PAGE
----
On an airliner, what is the temperature of the brakes after a typical landing, and how long does it take to cool down?
Is it hot enough that mechanics should wait before servicing an aircraft that has just touched down minutes before?
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Judging by this IATA document, and looking at figure 4 in section 4.2.1, the brake temperature easily exceeds 700°C during landing. They also show some brake temperature history timeline for an airplane without fan cooling.
Managing Uneven Brake Temperatures on Twin-Aisle Airplanes During Short Flights was published by Boeing in 2001. The article details the threshold temperatures for the brake overheat warning of a few different twin-aisle plane types. Assuming that during a typical landing the brake overheat warning is not triggered and the brake system is not excessively over-designed, I would expect typical temperatures around 300 to 400 °C, very much depending on the plane.
The article also states that when leaving the gate, the brakes will still be warm from the previous landing, and that brake temperature may build up during the day. Note that (at least for the brakes shown) brake disks are not as exposed as the ones usually found in cars. Cooling through air flow seems quite limited.
Judging by that, I would say that yes, mechanics should be very careful before touching the brakes of a plane that has just landed. With the wheels mounted, we are talking more about hours, not minutes.
Steel brakes and carbon brakes have substantially different temperature ranges, and wear patterns.
Wear in steel brakes is accelerated substantially at higher temperatures, so (especially when taxiing) recommended brake usage is to use frequent, light applications of the brakes to maintain as close as possible to the preferred taxi speed. Most wear on steel brakes happens during landing, when you have little choice but to apply the brakes continuously, even though the temperature gets quite high.
With carbon brakes, rather the opposite is true: wear depends primarily on the number of times the brakes are applied, not the temperature reached. As such, the normal recommendation during taxiing is to let the speed run up to the maximum allowed, then apply the brakes fairly firmly and continuously once until the speed drops to a specified minimum. With carbon brakes, most wear (~75%) happens during taxiing. As already noted, wear depends primarily on the number of applications, not the temperature, and landing is typically just one application, even though it's a relatively protracted one that produces relatively high temperature.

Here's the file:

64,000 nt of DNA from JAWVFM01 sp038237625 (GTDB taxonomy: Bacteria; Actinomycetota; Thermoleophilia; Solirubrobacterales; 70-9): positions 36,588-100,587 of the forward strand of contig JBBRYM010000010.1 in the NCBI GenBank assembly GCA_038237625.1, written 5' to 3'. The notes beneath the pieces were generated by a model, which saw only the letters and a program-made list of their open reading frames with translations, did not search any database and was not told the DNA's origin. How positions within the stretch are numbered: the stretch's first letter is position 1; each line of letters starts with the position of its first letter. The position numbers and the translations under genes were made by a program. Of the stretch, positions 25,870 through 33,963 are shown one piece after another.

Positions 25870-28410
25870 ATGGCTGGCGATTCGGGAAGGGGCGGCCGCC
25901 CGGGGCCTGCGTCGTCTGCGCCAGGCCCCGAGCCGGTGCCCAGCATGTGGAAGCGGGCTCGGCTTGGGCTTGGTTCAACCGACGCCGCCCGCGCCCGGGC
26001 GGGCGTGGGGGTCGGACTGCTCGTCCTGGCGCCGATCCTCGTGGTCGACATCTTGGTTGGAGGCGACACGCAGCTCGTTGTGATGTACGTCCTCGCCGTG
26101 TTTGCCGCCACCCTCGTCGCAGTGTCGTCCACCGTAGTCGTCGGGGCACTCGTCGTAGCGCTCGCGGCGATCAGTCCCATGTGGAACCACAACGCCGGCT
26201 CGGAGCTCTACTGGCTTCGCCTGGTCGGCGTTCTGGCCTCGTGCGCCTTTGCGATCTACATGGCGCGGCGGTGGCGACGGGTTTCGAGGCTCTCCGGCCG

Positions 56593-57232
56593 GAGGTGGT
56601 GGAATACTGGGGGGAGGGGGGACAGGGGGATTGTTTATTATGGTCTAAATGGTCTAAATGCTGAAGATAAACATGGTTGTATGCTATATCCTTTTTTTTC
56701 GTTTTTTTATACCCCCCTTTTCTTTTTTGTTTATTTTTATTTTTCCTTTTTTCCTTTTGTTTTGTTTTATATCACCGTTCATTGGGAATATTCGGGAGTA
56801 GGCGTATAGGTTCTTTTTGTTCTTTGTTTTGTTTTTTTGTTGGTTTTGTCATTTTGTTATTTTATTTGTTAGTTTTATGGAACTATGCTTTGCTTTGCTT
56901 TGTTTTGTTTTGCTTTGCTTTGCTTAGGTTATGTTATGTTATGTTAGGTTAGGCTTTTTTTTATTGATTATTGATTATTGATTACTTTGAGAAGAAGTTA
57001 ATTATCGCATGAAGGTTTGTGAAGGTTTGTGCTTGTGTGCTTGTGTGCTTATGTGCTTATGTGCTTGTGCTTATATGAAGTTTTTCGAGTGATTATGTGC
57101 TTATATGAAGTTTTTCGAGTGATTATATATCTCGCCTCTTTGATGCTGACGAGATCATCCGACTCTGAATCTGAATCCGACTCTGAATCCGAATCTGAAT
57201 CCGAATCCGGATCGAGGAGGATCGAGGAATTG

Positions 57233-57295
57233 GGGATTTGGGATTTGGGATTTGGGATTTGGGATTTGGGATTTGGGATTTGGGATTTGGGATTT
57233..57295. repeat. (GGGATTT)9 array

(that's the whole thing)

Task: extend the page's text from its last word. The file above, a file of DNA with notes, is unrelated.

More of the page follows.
For example, Boeing recommends as follows:
Because the wear mechanisms are different between carbon and steel brakes, different taxi braking techniques are recommended for carbon brakes in order to maximize brake life.
Steel brake wear is directly proportional to the kinetic energy absorbed by the brakes. Maximum steel brake life can be achieved during taxi by using a large number of small, light brake applications, allowing some time for brake cooling between applications. High airplane gross weights and high brake application speeds tend to reduce steel brake life because they require the brakes to absorb a large amount of kinetic energy.
Carbon brake wear is primarily dependent on the total number of brake applications — one firm brake application causes less wear than several light applications. Maximum carbon brake life can be achieved during taxi by using a small number of long, moderately firm brake applications instead of numerous light brake applications. This can be achieved by allowing taxi speed to increase from below target speed to above target speed, then using a single firm brake application to reduce speed below the target and repeating if required, rather than maintaining a constant taxi speed using numerous brake applications. Carbon brake wear is much less sensitive to airplane weight and speed than steel brake wear.
As such, it's perfectly normal for carbon brakes to operate at considerably higher temperatures than steel brakes. For carbon, typical operating range is about 600-800C. For Steel brakes, the preferred range is more like 400C. In both cases it also depends on what you measure--the temperature shown on the cockpit indicator is substantially below the peak temperature (at least in all cases of which I'm aware).
For what it's worth, steel brakes also cool faster than carbon brakes as a rule (though I haven't been able to find anything solid about exactly how much faster).
Here's a graph from Boeing showing the temperatures of the carbon brakes in a 777:
So yes, even an hour and a half after landing, the brakes are still hot enough that skin contact will result in a blister essentially immediately. As to waiting before servicing, that would depend on what servicing you're talking about doing. Refueling shortly after landing is common, and the brakes rarely affect its safety to any significant degree. Anything that involved removing the main landing gear wheels so the brakes were exposed...probably needs to wait quite a while longer. Other work near the brakes (e.g., servicing the struts) probably merits a little extra care right after landing, but there aren't too many cases where the brakes are likely to lead to a significant delay.